The Spotted Lanternfly Invasion: A Call to Action for Awareness


Don’t be fooled by the beauty of this insect. The Spotted Lanternfly (Lycorma delicatula) has emerged as a significant threat to agriculture and ecosystems, particularly in the United States. Its given common name is misleading because it is by no means related to any type of fly. When it spreads its wings, it looks like a moth. Yet, it is not related to moth either. The Spotted Lanternfly is in the family of planthoppers. They are more closely related to cicadas, brown marmorated stink bugs, aphids, and leafhoppers.

Adult Spotted lanternfly resting on grape leaf

Native to Asia, this invasive insect was first identified in Pennsylvania in 2014 and has since spread rapidly to neighboring states.

Its ability to feed on a wide range of plants, coupled with its lack of natural predators, makes it a formidable pest that demands urgent attention. The Spotted Lanternfly poses a significant threat to home gardens and particularly agriculture, with a preference for fruit trees, hardwoods, and grapevines. Feeding on sap from these plants weakens them, making them susceptible to diseases and other pests.

To combat its spread, we must increase our awareness of its presence in our environment.


The Spotted Lanternfly is easily recognizable by its distinctive appearance. Adult insects have a wingspan of about one inch and display vibrant colors, featuring forewings that are brown with black spots and hindwings that are bright red with black spots. In their nymph stage, they are smaller and black with white spots. Understanding these characteristics is essential for early detection.

Without natural predators to control their population, these invasive insects can quickly become a dominant force in their environment, leading to cascading effects throughout the ecosystem.

The following is the life cycle of the Spotted Lantern Fly:

Spotted Lantern Fly Life Cycle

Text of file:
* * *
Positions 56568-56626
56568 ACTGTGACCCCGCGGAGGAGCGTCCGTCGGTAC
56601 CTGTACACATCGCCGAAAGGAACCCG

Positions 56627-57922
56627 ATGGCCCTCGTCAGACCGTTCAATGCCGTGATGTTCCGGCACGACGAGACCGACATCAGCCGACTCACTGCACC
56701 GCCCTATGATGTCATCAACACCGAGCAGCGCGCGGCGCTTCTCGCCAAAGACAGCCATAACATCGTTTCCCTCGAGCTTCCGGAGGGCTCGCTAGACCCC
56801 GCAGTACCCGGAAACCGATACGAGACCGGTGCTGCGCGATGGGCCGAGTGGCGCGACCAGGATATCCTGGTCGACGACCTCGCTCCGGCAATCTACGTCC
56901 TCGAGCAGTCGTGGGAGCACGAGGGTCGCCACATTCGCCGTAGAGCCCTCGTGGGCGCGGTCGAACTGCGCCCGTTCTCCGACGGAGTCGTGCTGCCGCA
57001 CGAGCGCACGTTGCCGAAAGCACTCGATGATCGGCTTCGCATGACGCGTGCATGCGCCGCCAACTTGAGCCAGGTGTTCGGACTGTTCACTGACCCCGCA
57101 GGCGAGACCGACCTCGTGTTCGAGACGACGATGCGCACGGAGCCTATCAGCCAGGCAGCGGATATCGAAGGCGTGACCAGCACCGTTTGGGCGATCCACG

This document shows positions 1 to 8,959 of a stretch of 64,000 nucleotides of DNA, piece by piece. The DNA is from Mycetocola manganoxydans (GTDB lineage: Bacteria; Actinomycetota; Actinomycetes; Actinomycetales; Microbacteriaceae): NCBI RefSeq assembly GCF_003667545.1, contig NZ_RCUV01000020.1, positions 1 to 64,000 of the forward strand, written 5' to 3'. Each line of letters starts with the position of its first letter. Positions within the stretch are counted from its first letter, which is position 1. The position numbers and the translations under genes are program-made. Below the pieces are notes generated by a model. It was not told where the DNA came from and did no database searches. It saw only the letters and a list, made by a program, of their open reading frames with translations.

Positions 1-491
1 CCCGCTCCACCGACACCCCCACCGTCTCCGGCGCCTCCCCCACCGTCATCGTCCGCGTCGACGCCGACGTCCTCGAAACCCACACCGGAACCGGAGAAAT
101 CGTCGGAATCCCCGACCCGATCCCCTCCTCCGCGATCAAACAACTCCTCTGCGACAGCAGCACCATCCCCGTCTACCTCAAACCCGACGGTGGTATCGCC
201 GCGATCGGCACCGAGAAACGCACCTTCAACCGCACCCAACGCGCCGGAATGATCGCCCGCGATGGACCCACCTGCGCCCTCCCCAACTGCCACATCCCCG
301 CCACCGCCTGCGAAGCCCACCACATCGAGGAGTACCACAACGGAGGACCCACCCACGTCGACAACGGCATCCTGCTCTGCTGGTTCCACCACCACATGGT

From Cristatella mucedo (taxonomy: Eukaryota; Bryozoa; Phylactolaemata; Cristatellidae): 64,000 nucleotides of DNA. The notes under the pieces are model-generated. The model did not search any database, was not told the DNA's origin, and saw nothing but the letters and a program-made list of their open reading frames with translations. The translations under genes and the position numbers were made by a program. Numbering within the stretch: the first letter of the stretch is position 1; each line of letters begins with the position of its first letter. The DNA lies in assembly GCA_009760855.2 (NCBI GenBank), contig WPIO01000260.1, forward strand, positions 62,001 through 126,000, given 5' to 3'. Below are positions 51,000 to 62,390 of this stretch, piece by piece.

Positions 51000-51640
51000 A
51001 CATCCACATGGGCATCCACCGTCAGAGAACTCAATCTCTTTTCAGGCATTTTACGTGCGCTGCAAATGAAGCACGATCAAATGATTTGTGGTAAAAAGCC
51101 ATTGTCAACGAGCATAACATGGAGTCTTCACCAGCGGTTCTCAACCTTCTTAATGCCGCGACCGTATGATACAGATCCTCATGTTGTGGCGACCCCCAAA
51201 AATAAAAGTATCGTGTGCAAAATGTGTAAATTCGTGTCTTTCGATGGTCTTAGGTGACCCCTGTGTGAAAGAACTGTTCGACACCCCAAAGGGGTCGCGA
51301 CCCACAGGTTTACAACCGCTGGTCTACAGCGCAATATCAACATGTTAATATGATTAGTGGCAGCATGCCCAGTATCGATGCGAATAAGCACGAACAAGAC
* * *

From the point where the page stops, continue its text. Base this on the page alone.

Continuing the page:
(image source: Cornell University College of Agriculture and Life Sciences)


Preventing the Spread: Awareness is a crucial component of preventing the spread of the Spotted Lanternfly. You can take simple yet effective steps to help mitigate the invasion.

  1. Identification and Reporting: Learn to identify the Spotted Lanternfly in both its adult, eggs, and nymph stages. If you spot one, let us know.
  2. Inspecting Vehicles and Outdoor Items: Before traveling, especially across state lines, inspect vehicles, outdoor furniture, and other items for egg masses or live insects. Remove and destroy any potential carriers.

    Spotted lanternfly laying egg sacks
    Spotted lanternfly laying egg sacks on various outdoor surfaces
  3. Destroying Egg Masses: Egg masses, which resemble a gray, putty-like substance, can be found on various surfaces. Scrape them off and destroy them to prevent the hatching of nymphs.

By familiarizing ourselves with the insect’s appearance, understanding its impact, and actively participating in prevention strategies, we can collectively work towards mitigating the threat it poses to agriculture, ecosystems, and our communities. For more information on our Spotted Lanterfly management program, please read here.


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